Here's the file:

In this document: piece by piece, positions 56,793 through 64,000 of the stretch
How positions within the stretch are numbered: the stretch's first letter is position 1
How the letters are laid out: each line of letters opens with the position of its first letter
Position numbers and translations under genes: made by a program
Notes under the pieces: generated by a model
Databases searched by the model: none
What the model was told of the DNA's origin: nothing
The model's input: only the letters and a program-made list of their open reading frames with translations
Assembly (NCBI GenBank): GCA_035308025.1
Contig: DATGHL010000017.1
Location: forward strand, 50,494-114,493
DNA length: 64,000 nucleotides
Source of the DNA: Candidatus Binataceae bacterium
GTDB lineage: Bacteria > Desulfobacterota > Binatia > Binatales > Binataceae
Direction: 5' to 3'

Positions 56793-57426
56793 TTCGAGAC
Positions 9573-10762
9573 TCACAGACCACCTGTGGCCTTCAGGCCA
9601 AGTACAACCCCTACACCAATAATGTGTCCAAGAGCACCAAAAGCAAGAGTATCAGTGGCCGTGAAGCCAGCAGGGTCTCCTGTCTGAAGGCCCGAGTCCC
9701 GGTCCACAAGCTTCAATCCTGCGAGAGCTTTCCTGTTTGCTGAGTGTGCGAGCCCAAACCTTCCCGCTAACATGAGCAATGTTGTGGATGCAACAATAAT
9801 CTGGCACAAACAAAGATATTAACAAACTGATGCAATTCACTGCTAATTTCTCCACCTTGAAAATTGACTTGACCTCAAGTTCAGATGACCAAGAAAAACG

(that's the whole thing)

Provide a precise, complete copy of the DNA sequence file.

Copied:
In this document: piece by piece, positions 56,793 through 64,000 of the stretch
How positions within the stretch are numbered: the stretch's first letter is position 1
How the letters are laid out: each line of letters opens with the position of its first letter
Position numbers and translations under genes: made by a program
Notes under the pieces: generated by a model
Databases searched by the model: none
What the model was told of the DNA's origin: nothing
The model's input: only the letters and a program-made list of their open reading frames with translations
Assembly (NCBI GenBank): GCA_035308025.1
Contig: DATGHL010000017.1
Location: forward strand, 50,494-114,493
DNA length: 64,000 nucleotides
Source of the DNA: Candidatus Binataceae bacterium
GTDB lineage: Bacteria > Desulfobacterota > Binatia > Binatales > Binataceae
Direction: 5' to 3'

Positions 56793-57426
56793 TTCGAGAC
Positions 9573-10762
9573 TCACAGACCACCTGTGGCCTTCAGGCCA
9601 AGTACAACCCCTACACCAATAATGTGTCCAAGAGCACCAAAAGCAAGAGTATCAGTGGCCGTGAAGCCAGCAGGGTCTCCTGTCTGAAGGCCCGAGTCCC
9701 GGTCCACAAGCTTCAATCCTGCGAGAGCTTTCCTGTTTGCTGAGTGTGCGAGCCCAAACCTTCCCGCTAACATGAGCAATGTTGTGGATGCAACAATAAT
9801 CTGGCACAAACAAAGATATTAACAAACTGATGCAATTCACTGCTAATTTCTCCACCTTGAAAATTGACTTGACCTCAAGTTCAGATGACCAAGAAAAACG